Independence National Historical Park, Philadelphia
Independence Hall and its neighboring historical buildings make up America's most historic square mile. The Liberty Bell and Independence Hall are only two of the attractions found here. The first stop in this historic area should be the Visitor Center off Dock Street near 3rd Street. A 28-minute orientation film, plus numerous brochures and maps will guide the visitor along a walking tour lasting one to two days. Most park buildings are open from nine to five and during summer some buildings remain open later. For current schedules, please phone or visit the website. There are many cobblestone streets, so wear comfortable footwear. If coming by car, consider parking in a garage (at 2nd and Gatzmer Streets) and always lock your doors. For a truncated tour, visit Independence Hall and the Liberty Bell Pavilion first. However, budget at least one full day to take in this park.
Independence Hall is flanked by Congress Hall, in which the first Congress of the United States met from 1790 to 1800 and George Washington and John Adams were elected President, and Old City Hall, which was never in fact the town hall but was the seat of the Supreme Court from 1791 to 1800.Congress Hall was the site of the U.S. Senate and House of Representatives from 1790 to 1800 when Philadelphia was the nation's capital.
Philosophical Hall Library
Official site: www.amphilsoc.org
Address: 105 South Fifth Street, Philadelphia, PA 19106-3386, United States
On the section of Chestnut Street to the east of Independence Hall are a number of other historic buildings: the Second Bank of the United States (1824-41), now containing a collection of portraits of leading figures in the fight for independence; New Hall, with the Marine Corps Memorial Museum (recalling the role of the Marine Corps in the fight for independence); on the opposite side of the street the Philadelphia Marine Museum (history of shipping on the Delaware River and in Delaware Bay); beyond this Pemberton House, a reproduction of the home of the Quaker Joseph Pemberton, now occupied by the Army-Navy Museum; and beyond this again Carpenters' Hall (No. 320), in which the First Continental Congress met in 1774, now a museum of the carpenter's craft.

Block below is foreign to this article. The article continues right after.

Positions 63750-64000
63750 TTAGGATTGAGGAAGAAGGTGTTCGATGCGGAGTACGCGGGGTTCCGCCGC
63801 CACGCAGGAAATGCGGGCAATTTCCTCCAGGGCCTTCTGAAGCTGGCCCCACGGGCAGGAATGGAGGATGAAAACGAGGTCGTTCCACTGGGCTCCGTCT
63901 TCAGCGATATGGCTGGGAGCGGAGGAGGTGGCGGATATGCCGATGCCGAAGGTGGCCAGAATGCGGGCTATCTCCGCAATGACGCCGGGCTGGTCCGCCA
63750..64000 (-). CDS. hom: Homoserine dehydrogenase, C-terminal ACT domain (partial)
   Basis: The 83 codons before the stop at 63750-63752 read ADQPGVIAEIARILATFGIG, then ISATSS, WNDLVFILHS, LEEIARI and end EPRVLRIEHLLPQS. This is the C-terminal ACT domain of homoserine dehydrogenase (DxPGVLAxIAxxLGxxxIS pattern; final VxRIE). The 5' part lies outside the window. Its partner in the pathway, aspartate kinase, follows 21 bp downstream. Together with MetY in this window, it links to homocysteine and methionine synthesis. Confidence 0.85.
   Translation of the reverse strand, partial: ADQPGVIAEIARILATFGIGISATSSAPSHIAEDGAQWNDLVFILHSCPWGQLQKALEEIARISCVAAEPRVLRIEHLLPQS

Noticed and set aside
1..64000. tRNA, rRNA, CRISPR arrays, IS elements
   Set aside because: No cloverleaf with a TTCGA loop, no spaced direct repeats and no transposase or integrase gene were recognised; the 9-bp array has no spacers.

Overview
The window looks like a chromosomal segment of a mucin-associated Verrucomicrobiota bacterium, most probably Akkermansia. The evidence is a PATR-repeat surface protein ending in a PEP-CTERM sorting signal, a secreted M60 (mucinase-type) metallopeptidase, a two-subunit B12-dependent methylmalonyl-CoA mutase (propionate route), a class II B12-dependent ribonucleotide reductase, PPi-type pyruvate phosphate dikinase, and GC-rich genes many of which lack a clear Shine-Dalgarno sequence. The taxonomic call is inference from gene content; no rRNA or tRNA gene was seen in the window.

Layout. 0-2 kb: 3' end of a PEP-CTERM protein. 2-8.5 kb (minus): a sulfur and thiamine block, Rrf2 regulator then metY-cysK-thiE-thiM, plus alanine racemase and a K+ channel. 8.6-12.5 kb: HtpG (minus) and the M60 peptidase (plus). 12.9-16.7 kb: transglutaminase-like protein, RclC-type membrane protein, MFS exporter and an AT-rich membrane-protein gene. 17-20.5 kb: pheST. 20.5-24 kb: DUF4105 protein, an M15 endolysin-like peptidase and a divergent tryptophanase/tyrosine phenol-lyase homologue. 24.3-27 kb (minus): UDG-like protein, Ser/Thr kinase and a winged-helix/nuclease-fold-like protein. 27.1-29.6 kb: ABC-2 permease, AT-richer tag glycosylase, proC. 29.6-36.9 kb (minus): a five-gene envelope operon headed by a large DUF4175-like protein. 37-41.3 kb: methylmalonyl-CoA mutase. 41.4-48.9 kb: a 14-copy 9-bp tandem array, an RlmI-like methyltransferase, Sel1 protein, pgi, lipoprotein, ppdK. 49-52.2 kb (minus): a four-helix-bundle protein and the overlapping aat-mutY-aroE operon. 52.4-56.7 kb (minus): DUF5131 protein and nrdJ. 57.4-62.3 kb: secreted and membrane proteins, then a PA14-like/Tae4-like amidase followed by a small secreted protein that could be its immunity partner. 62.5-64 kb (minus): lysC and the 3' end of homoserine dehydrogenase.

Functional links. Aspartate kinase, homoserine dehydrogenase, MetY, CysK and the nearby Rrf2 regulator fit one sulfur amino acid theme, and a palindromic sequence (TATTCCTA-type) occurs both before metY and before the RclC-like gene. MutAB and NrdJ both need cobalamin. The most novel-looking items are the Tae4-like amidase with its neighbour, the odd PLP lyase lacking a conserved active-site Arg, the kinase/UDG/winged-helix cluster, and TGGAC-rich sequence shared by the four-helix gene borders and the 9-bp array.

Official site: www.ushistory.org/carpentershall/
Address: 320 Chestnut Street, Philadelphia, PA 19106-0270, United States
St George's United Methodist Church
St George's United Methodist Church is America's oldest Methodist church. In 1763, the church belonged to a German Reformed Congregation that became financially strapped. Eventually it was sold to the Methodists in 1769.The site hosted the first three conferences on American Methodism in the mid-1770s and was an early publisher of books in Philadelphia. In keeping with William Penn's tradition of religious and racial toleration, blacks were allowed to worship at St. George's. However, black services were held separately and at five in the morning.The church sired the first licensed black Methodist preacher while another black preacher, Absalom Jones, founded the African Protestant Episcopal Church after a rift with the church.
Official site: www.historicstgeorges.org
Address: 235 North Fourth Street, Philadelphia, PA 19106-1122, United States
Old City Hall
Built as the City Hall of Philadelphia, the building was used by the U. S. Supreme Court from the time the building was completed in 1791 until 1800 when the Federal Government was moved to Washington D. C. The municipal government and courts occupied the building during the nineteenth century.Independence Hall is flanked by Congress Hall, in which the first Congress of the United States met from 1790 to 1800 and George Washington and John Adams were elected President, and Old City Hall, which was never in fact the town hall but was the seat of the Supreme Court from 1791 to 1800.
Atwater Kent Museum
Philadelphia's history museum was founded in 1938 by radio pioneer A. Atwater Kent. The museum was originally the home of the Franklin Institute and now incorporates the recently closed Norman Rockwell Museum. It is a hands-on museum geared toward children with historical objects. Hats, model electric cars, old children's costumes and other artifacts are on display.Visitors can also see the worlds largest map of Philadelphia. The Experience Philadelphia! gallery features a 40-by-40-foot Rand McNally map of the region covering thefloor.
Official site: www.philadelphiahistory.org
Address: 15 South Seventh Street, Philadelphia, PA 19106-2313, United States
The Independence National Historical Park contains a number of buildings, which have played a great part in the history of the United States. The Visitor Center, beside which is the tower containing the Bicentennial Bell, a gift from the British government on the bicentenary of the United States, is at the corner of 3rd and Chestnut Streets.The Bicentennial Bell was a gift from the British during America's Bicentennial in 1976. It hangs in the Visitor's Center 130-foot bell tower.
Germantown White House (Formerly Deshler-Morris House)
Deshler-Morris House was constructed in 1772-3 and served as the summer home of David Deshler, a successful Philadelphia merchant as well as the headquarters for British General Sir William Howe during the Battle of Germantown in October, 1777. President George Washington resided here during the yellow fever epidemic of 1793. Four Cabinet meetings were held at the house during this time, which included heated debate on the country's position in relation to the war between England and France.